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June 2021, people line up in front of a vaccination center in Sydney as residents have largely been banned from leaving the city to stop a growing outbreak of the highly contagious Delta-Covid-19 variant that is spreading to other regions.

SAEED KHAN | AFP | Getty Images

The “Delta variant” dominated the headlines after it was discovered in India, where it sparked an extreme spike in Covid-19 cases before spreading around the world.

But now a mutation of this variant has emerged, known as “Delta plus”, which worries global experts.

India has named Delta Plus a “worrying variant” and there are fears that it may be more transferable. In the UK, Public Health England noted in its most recent round-up that routine scanning of Covid cases in the country (where the Delta variant is now responsible for the bulk of new infections) found nearly 40 cases of the Delta variant having the spike Protein mutation K417N, ie Delta plus.

It found that by June 16, cases of the Delta Plus variant had also been reported in the United States (83 cases at the time the report was published last Friday), as well as in Canada, India, Japan, Nepal, Poland, Portugal, Russia, Switzerland and Turkey.

India third wave?

As usual with all viruses, the coronavirus has mutated repeatedly since its appearance in China in late 2019. Over the course of the pandemic, a handful of variants have emerged that have altered the communicability, risk profile, and even symptoms of the virus.

Read more: The rapidly spreading Delta Covid variant could have different symptoms, experts say

Several of these variants, such as the “Alpha” variant (formerly known as “Kent” or “British” variant) and then the Delta variant, have become dominant varieties worldwide, hence the attention to Delta Plus.

The Indian Ministry of Health reportedly said Wednesday that it had found around 40 cases of the Delta Plus variant with the K417N mutation. The ministry released a statement Tuesday in which it said that INSACOG, a consortium of 28 laboratories that are sequencing the virus in India during the pandemic, had told it that the Delta Plus variant had three characteristics of concern.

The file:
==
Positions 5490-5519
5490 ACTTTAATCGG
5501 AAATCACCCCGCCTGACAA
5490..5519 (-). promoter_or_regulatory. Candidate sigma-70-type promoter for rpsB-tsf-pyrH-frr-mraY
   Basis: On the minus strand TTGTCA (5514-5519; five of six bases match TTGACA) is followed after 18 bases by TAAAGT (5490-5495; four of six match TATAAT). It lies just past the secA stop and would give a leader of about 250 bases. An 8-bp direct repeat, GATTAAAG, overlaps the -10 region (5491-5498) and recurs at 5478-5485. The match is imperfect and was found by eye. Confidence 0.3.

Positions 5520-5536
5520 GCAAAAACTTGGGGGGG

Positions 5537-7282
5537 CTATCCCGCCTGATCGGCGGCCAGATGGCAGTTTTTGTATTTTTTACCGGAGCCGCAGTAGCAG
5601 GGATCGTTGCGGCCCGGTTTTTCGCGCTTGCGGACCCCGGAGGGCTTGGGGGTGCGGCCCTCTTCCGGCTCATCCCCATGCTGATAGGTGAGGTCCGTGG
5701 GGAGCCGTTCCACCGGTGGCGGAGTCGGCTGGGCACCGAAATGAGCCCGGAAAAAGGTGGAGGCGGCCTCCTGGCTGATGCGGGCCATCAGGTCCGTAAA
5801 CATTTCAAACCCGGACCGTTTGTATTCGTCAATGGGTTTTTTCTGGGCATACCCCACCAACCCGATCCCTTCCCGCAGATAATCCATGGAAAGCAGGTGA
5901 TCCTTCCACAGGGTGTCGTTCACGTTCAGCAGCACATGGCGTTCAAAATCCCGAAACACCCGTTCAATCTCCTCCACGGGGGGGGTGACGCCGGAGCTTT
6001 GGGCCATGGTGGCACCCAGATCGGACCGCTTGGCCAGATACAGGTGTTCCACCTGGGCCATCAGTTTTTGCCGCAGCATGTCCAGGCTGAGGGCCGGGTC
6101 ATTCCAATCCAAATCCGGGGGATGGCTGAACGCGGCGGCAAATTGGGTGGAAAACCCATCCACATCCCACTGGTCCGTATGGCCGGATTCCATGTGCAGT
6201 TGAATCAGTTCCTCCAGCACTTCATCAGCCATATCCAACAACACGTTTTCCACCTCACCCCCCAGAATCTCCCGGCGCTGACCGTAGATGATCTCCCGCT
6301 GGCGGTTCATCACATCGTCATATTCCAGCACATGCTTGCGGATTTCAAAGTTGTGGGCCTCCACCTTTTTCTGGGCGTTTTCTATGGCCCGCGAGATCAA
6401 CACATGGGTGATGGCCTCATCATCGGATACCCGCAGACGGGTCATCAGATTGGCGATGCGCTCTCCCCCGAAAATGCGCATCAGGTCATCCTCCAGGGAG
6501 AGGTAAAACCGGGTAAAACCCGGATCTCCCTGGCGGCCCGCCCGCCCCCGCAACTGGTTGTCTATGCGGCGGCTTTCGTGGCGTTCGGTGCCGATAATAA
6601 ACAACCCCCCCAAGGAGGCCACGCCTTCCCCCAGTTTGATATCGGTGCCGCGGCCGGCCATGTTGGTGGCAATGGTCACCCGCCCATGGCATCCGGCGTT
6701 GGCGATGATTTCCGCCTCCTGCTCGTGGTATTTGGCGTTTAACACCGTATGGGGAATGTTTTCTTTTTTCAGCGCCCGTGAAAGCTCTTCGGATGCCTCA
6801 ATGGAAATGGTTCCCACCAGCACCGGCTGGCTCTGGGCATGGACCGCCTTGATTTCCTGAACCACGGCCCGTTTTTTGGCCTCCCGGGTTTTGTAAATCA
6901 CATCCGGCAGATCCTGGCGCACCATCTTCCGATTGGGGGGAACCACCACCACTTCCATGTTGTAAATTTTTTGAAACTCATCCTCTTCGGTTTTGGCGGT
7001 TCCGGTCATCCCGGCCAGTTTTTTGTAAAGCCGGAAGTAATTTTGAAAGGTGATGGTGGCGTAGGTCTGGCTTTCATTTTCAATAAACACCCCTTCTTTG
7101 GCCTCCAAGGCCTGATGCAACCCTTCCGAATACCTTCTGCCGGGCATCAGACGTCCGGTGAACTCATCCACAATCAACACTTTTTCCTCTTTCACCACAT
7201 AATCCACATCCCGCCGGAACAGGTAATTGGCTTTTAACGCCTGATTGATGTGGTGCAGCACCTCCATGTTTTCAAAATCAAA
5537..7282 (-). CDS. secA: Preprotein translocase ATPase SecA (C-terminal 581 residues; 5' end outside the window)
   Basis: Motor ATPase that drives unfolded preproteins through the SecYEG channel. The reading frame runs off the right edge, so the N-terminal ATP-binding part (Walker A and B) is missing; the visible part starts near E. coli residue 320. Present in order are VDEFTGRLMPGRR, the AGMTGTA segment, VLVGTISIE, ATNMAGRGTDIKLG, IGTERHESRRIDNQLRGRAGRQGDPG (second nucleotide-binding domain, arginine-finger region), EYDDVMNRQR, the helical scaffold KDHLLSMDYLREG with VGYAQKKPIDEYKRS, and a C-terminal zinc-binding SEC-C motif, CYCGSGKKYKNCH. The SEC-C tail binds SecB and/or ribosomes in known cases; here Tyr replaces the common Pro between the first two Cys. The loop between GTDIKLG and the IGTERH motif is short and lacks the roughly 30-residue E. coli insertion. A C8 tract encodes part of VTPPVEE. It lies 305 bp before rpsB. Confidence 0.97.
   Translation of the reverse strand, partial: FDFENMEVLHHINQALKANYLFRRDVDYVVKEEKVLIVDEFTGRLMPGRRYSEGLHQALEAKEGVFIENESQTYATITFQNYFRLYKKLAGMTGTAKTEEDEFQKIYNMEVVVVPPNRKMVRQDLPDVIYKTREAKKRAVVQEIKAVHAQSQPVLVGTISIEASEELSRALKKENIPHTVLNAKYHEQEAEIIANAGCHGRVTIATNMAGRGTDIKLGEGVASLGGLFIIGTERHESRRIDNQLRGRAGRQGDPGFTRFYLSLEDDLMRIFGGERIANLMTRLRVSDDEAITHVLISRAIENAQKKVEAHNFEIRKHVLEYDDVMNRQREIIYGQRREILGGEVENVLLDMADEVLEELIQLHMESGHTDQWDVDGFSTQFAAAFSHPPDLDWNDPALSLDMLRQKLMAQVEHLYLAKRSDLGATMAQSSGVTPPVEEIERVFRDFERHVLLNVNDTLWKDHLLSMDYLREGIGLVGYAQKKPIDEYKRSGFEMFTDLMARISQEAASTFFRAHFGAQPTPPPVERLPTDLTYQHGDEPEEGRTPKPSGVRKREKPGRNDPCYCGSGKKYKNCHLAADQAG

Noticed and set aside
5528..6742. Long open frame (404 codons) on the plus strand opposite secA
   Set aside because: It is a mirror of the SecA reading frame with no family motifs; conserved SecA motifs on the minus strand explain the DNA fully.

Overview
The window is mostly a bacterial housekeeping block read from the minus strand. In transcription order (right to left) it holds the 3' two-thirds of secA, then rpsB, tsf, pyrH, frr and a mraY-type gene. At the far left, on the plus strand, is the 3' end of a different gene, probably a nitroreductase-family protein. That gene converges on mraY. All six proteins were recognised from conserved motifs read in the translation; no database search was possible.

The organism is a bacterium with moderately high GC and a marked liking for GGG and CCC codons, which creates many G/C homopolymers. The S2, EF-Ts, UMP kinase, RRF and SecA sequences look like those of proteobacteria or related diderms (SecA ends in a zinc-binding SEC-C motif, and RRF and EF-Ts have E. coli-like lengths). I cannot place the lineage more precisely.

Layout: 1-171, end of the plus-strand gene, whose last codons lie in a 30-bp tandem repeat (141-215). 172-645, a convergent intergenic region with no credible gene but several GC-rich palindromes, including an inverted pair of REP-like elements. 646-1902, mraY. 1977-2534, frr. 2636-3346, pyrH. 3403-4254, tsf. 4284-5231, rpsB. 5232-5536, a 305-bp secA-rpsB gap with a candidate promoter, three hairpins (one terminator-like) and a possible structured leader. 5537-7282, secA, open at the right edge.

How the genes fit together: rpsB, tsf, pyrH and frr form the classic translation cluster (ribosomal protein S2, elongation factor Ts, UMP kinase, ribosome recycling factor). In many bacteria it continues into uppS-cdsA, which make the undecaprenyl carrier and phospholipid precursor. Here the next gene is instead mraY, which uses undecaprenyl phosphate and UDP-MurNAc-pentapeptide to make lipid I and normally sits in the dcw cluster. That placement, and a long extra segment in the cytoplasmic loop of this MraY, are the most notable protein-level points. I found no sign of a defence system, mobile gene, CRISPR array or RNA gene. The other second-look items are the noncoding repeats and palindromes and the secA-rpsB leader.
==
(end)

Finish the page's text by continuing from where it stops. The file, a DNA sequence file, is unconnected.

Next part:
These are: increased transmissibility, stronger binding to receptors on lung cells, and the potential reduction in monoclonal antibody response (which could reduce the effectiveness of life-saving monoclonal antibody therapy in some hospitalized Covid patients).

The Indian Ministry of Health said it had alerted three states (Maharashtra, Kerala and Madhya Pradesh) after the Delta Plus variant was discovered in genome-sequenced samples from these areas.

The discovery of a variation on the Delta variant, largely blamed for India’s catastrophic second wave of cases, has raised fears that India is ill-prepared for a possible third wave. But some experts call for calm.

DR. Chandrakant Lahariya, A doctor, epidemiologist and vaccine and health systems expert based in New Delhi told CNBC on Thursday that while the government should remain vigilant on the progress of the variant, there is “no need to panic.”

“Epidemiologically, I have no reason to believe that ‘Delta plus’ is changing the current situation to accelerate or trigger the third wave,” he told CNBC via email.

“If we stick to the evidence currently available, Delta plus is not very different from the Delta variant. It’s the same Delta variant with an additional mutation. The only clinical difference we know of so far is that Delta plus some resistance to. has monoclonal antibody combination therapy. And that’s not a huge difference since the therapy itself is under investigation and few are suitable for this treatment. “

He advised the public to follow Covid restrictions and get vaccinated as soon as possible. An analysis by Public Health England published last week showed that two doses of the Pfizer BioNTech or Oxford AstraZeneca Covid-19 vaccines are highly effective against hospitalizations from the Delta variant.

The WHO has stated that it is following recent reports of a “Delta Plus” variant. “An additional mutation … has been identified,” said Maria Van Kerkhove, WHO technical director for Covid-19, at a briefing last week.

“In some of the Delta variants, we saw one less mutation or one deletion instead of an additional one, so let’s look at everything.”

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